Associate Professor Roger Foo of the Cardiovascular Research Institute ponders the brave new world of genomic medicine and molecular biology.

Most of us remember what we were doing on the day a global event happened. The day the two planes flew into the twin towers in downtown Manhattan, New York. The day the Berlin Wall came down. The day the tsunami hit the shores of some of our favourite beaches in Indonesia. The day we were told that our founding father LKY had died. 

 

I remember it was a busy day of ward rounds in a busy university hospital unit in 2000, when Tony Blair and Bill Clinton announced that the full human genome was finally sequenced. It was fascinating to hear that the “blueprint” of humans had been revealed, but to the sick patients that were on my list, yet to be seen, yet to be discharged, yet to be assigned a review date, the meaning and relevance of a full human genome map could not have been more remote. Even so, what is not momentous is when events make incremental advance, and many smaller yet significant discoveries come together, to make the ground-breaking change that we cannot put a date or time to. 

 

At some point since the first human genome was sequenced, we discovered that we have virtually the same number of about 20,000 coding genes as the worm or fish. The coding genome makes up only about one per cent of the whole three billion-bases of the single human genome. It is the section of the genome that encodes for all of the proteins that constitute all of the parts of our cells, and thence all of the parts of our tissues and organs, our hormones, receptors, cellular antigens and so on. These, all from the ~20,000 coding genes. 

 

Coding genes turn out to be pretty much conserved across animal species. Instead, what makes us different from other animals is the vast, approximately 99 per cent non-coding portion of the genome, which turns out not to be “junk DNA” or simply relics from an evolutionary past, but are crucially are important and functional because they are regulatory segments of the genome that are responsible for fine-tuning and regulating how the coding genome is expressed. 

 

This is how, even though every cell from different parts of our body carries the identical DNA blueprint, different sets of genes are switched on or expressed to make a skin cell function differently from a liver cell, or from a brain cell etc. Different sections of the regulatory genome are activated to turn on or off their corresponding genes. The circuitry is complex, intricate, full of feed-back and feed-forward. Complicated to say the least! The regulatory genome controls gene expression so that a cell manifests its identity.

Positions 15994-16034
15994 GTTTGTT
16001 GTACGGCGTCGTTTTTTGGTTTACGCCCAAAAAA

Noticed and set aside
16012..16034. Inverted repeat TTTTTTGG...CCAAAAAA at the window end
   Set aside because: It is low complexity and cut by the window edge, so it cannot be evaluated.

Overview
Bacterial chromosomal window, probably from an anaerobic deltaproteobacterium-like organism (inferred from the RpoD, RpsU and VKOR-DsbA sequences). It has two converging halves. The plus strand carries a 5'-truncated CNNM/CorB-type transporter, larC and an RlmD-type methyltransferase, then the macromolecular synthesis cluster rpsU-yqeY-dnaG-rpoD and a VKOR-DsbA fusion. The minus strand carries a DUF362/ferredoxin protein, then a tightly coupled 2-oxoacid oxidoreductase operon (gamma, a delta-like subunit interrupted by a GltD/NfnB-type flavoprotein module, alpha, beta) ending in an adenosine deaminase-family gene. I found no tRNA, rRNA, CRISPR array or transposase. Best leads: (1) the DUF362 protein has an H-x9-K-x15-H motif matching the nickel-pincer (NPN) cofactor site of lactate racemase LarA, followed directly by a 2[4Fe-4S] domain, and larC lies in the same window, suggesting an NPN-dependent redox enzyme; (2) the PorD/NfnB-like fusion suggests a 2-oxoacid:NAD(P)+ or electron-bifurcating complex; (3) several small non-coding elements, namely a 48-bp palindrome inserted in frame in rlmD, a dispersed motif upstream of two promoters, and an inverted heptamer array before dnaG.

At some point since the first human genome was sequenced, we discovered that we have virtually the same number of ~20,000 coding genes as the worm or fish. 

But what regulates the regulatory genome remains the holy grail of genomic research, and it is a question that could easily turn into one that is philosophical. For now, Sir John Gurdon and Dr Shinya Yamanaka1 have at least shown us that if you pick the right regulatory factors (we can call these “molecular switches”), you can control the regulatory genome, and thereby control cell identities, for example by turning or transforming differentiated cell types into pluripotent stem cells. This is one of the many convergent discoveries that I suggest, will contribute to our next generation of medicines.

 

Some years after the first human genome was sequenced, Professor Sir Shankar Balasubramaniandelivered the technology that turned out to revolutionise and democratise genome sequencing. Instead of needing $100m and 10 years to sequence one single human genome, as it did leading to the announcement from Blair and Clinton, Next Generation sequencing technology today allows the sequencing of a human genome within 48 hours, and at ever-decreasing fractions of the cost.